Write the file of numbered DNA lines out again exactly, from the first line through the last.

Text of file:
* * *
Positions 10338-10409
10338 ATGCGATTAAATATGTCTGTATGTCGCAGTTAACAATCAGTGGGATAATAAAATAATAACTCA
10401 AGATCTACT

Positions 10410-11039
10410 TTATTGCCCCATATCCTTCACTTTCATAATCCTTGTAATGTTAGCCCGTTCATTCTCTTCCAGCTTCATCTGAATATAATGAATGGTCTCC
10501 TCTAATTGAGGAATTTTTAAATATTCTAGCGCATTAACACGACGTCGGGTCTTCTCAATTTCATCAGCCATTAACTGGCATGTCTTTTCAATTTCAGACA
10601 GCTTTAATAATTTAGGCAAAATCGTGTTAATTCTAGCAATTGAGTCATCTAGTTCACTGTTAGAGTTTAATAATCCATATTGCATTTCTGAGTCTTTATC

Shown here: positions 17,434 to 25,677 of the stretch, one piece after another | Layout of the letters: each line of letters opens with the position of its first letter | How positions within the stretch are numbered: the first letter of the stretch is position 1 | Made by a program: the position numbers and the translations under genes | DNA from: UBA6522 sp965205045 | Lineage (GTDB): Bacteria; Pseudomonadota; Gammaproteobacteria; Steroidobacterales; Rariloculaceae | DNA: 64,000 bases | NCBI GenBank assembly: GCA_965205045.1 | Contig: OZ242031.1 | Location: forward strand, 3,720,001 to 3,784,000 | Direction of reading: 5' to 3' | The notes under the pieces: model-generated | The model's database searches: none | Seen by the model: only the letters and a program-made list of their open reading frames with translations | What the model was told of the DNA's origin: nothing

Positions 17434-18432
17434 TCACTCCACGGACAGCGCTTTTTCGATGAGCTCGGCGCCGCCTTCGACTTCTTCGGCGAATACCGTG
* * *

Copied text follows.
Positions 10338-10409
10338 ATGCGATTAAATATGTCTGTATGTCGCAGTTAACAATCAGTGGGATAATAAAATAATAACTCA
10401 AGATCTACT

Positions 10410-11039
10410 TTATTGCCCCATATCCTTCACTTTCATAATCCTTGTAATGTTAGCCCGTTCATTCTCTTCCAGCTTCATCTGAATATAATGAATGGTCTCC
10501 TCTAATTGAGGAATTTTTAAATATTCTAGCGCATTAACACGACGTCGGGTCTTCTCAATTTCATCAGCCATTAACTGGCATGTCTTTTCAATTTCAGACA
10601 GCTTTAATAATTTAGGCAAAATCGTGTTAATTCTAGCAATTGAGTCATCTAGTTCACTGTTAGAGTTTAATAATCCATATTGCATTTCTGAGTCTTTATC

Shown here: positions 17,434 to 25,677 of the stretch, one piece after another | Layout of the letters: each line of letters opens with the position of its first letter | How positions within the stretch are numbered: the first letter of the stretch is position 1 | Made by a program: the position numbers and the translations under genes | DNA from: UBA6522 sp965205045 | Lineage (GTDB): Bacteria; Pseudomonadota; Gammaproteobacteria; Steroidobacterales; Rariloculaceae | DNA: 64,000 bases | NCBI GenBank assembly: GCA_965205045.1 | Contig: OZ242031.1 | Location: forward strand, 3,720,001 to 3,784,000 | Direction of reading: 5' to 3' | The notes under the pieces: model-generated | The model's database searches: none | Seen by the model: only the letters and a program-made list of their open reading frames with translations | What the model was told of the DNA's origin: nothing

Positions 17434-18432
17434 TCACTCCACGGACAGCGCTTTTTCGATGAGCTCGGCGCCGCCTTCGACTTCTTCGGCGAATACCGTG